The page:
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Icy Continent Mapped from Space with RADARSAT

Last week, scientists released images from the first high-resolution radar map of Antarctica. Taken over a period of eighteen days in 1997 by a NASA-launched Canadian satellite called RADARSAT, the images have revealed a number of amazing features never seen before. The most important of these is a complex network of ice streams, huge rivers of ice that move ice and snow from the continent's interior to the sea, some moving up to 3,000 feet and one system that sends up to 19 cubic miles of ice to the sea each year. Another hidden feature imaged by RADARSAT was Lake Vostok, a massive fresh water lake laying two miles beneath the surface of the East Antarctic Ice Sheet. This site, hosted by NASA's Scientific Visualization Studio, offers a fascinating and often beautiful virtual tour of Antarctica, divided into fifteen stops, featuring images of varying resolution and QuickTime movies. Users can also read the official press release and learn more about the RADARSAT mission with provided links. For further resources on RADARSAT and Antarctica, see the October 27, 1999 Scout Report for Science and Engineering.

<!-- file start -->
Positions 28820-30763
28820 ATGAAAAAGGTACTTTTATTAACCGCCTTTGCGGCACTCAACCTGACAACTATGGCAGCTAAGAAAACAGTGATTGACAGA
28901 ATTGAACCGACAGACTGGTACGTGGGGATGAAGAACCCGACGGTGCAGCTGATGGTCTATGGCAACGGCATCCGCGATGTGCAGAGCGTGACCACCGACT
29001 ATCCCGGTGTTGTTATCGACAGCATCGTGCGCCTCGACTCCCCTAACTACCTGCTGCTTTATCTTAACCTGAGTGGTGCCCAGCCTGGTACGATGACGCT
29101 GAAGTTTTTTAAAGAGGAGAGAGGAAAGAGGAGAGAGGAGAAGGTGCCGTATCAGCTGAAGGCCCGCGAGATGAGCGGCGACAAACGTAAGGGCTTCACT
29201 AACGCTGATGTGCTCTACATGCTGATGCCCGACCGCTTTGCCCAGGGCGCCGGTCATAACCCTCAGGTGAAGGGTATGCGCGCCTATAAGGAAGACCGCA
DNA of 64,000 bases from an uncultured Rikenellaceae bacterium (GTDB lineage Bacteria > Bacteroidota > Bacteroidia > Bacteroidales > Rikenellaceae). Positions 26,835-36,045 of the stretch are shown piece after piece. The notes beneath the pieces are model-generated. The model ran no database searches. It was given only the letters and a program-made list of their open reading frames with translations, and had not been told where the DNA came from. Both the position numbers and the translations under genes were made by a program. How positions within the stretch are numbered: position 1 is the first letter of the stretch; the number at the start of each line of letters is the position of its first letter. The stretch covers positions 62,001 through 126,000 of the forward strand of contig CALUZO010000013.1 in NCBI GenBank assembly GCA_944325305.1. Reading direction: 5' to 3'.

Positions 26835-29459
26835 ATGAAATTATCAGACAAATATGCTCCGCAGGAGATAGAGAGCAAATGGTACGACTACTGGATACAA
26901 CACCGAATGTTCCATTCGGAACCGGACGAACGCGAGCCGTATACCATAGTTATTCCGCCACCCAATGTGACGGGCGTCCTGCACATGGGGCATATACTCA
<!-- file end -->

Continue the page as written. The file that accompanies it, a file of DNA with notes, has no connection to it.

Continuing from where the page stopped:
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Date of Scout Publication 1999-10-29
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